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QUESTION: Are childhood biopsychosocial risk factors associated with juvenile onset different from those associated with adult onset major depressive disorder (MDD)?
Birth cohort followed for 26 years (Dunedin Multidisciplinary Health and Development Study).
Dunedin, New Zealand.
1037 children (91% of eligible births) who were born between April 1972 and March 1973 and participated in the first follow up assessment at 3 years of age. 998 study participants (96% of the birth cohort) completed ≥2 psychiatric interviews at ages 11, 13, or 15 years and at 18, 21, or 26 years, and were included in the analysis.
Assessment of risk factors
Childhood risk factors were assessed up to 9 years of age: neurodevelopmental characteristics (perinatal insults, gross motor skills, and intelligence quotient); parental characteristics (mother’s internalising symptoms, including depression and anxiety, mother–child interactions, criminal conviction history, and parental disagreement about discipline); family characteristics (number of residence changes, socioeconomic status, unwanted sexual contact, and loss of a parent); and child behaviour and temperament (inhibited or undercontrolled temperament, peer problems, and depressive symptoms).
Main outcome measures
Relation of childhood risk factors to juvenile onset (diagnosis at ≤15 y) and adult onset (diagnosis at ≥18 y) MDD.
The participants comprised 4 groups: juvenile depressed (first diagnosed with MDD at age 10, 12, or 14 y with no subsequent episode [n=21]), adult depressed (first diagnosed with MDD at age 17, 20, or 25 y [n=314]), juvenile/adult depressed (first diagnosed with MDD at age 10, 12, or 14 y and whose depression recurred in adulthood by age 26 [n=34]), and never depressed (never diagnosed with MDD [n=629]). Juvenile onset with or without recurrence of MDD in adulthood was associated with more childhood risk factors than purely adult onset MDD (table). No differences in childhood risk factors existed between the adult onset MDD group and the never depressed group except for being subjected to inappropriate sexual contact and more residence changes.
Early childhood risk factors differentiated juvenile onset from adult onset major depressive disorder.
In the Dunedin Multidisciplinary Health and Development Study, a base sample of 1037 children was followed at age 3 years with psychological, medical, and sociological measures as part of a longitudinal investigation of health and behaviour.
The study population is a non-clinical epidemiological sample, which makes the study very special. The retention rate is fantastic. Some problems exist because they use different DSM criteria among the samples (DSM-III, DSM-III-R, and DSM-IV). Overall the study is well done and replicates less sophisticated studies that used checklists.1 They report that childhood biopsychosocial risk factors before the age of 9 years are associated with childhood and adolescent onset depression that may or may not recur in adulthood rather than adult onset depression.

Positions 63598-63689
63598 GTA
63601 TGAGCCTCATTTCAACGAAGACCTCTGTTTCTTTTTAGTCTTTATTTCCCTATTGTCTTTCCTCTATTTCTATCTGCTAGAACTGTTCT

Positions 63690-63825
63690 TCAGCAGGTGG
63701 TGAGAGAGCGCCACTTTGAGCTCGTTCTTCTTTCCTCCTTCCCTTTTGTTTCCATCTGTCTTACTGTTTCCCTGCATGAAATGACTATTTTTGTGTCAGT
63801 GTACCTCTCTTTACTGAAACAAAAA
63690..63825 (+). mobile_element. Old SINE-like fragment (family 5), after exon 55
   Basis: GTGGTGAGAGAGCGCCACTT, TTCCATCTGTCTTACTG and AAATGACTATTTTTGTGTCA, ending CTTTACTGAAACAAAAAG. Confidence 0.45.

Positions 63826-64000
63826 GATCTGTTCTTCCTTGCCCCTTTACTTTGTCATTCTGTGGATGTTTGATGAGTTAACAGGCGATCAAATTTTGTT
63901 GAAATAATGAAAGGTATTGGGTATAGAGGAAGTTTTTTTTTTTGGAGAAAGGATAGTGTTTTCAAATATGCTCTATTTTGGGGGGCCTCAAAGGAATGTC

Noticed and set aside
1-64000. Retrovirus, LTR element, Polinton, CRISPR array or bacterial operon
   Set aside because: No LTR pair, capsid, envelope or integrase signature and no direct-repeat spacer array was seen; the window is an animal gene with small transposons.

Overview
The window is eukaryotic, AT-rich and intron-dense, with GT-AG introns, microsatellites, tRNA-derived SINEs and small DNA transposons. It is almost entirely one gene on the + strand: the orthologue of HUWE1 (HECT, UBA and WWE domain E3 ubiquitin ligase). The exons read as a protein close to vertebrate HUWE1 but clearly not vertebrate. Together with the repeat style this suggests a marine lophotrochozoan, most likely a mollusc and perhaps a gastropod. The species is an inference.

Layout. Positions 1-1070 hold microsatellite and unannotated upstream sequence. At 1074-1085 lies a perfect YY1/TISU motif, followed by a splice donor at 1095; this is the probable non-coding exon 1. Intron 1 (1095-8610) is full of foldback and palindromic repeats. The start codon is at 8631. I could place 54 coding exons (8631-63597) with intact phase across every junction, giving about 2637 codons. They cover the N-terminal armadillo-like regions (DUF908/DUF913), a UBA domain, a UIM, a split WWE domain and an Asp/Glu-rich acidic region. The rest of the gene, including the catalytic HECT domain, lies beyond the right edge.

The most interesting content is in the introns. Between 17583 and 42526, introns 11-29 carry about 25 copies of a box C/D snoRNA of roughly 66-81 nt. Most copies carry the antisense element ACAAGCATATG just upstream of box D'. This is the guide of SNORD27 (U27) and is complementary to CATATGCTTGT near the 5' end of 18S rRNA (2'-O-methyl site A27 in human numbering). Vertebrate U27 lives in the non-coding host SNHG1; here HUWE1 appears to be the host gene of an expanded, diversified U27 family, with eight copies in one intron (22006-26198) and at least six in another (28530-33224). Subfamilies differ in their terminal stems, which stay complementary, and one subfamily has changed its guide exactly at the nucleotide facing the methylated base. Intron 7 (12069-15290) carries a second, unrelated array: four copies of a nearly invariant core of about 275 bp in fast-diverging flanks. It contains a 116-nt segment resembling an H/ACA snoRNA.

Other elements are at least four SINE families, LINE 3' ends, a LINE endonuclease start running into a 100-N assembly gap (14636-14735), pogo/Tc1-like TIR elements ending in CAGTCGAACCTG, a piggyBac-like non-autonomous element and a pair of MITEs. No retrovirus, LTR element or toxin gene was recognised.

This study’s major shortcoming is the lack of structured 3 generational family history of psychiatric disorders. The authors asked parents about criminal history, and the mothers completed a questionnaire about internalising problems.
The most important take home message for clinicians is that juvenile onset depression that recurred in adulthood was characterised by a higher proportion of women, internalising problems, temperamental inhibition, adult anxiety, and history of parental loss in childhood than juvenile onset depression that did not recur in adulthood. Juvenile onset depression that did not recur in adulthood had a higher proportion of men, externalising behaviours (similar to Harrington et al’s findings2), perinatal problems, conduct disorder, MDD, crime by parents, and difficult temperament than juvenile onset depression that recurred in adulthood.
The adult onset depression group did not differ from the adult control group without depression in early childhood risk factors except for being subjected to undesired sexual contact.
Early childhood risk factors differentiated juvenile onset from adult onset major depressive disorder
Elizabeth Weller (commentator)
Web Extra Note
See: Family disadvantages in early life were associated with depression in adulthood.
Evidence-Based Mental Health 1999;2:96.
For correspondence: Dr S R Jaffee, Institute of Psychiatry, London, UK.
Sources of funding: National Institute of Mental Health and the UK Medical Research Council.
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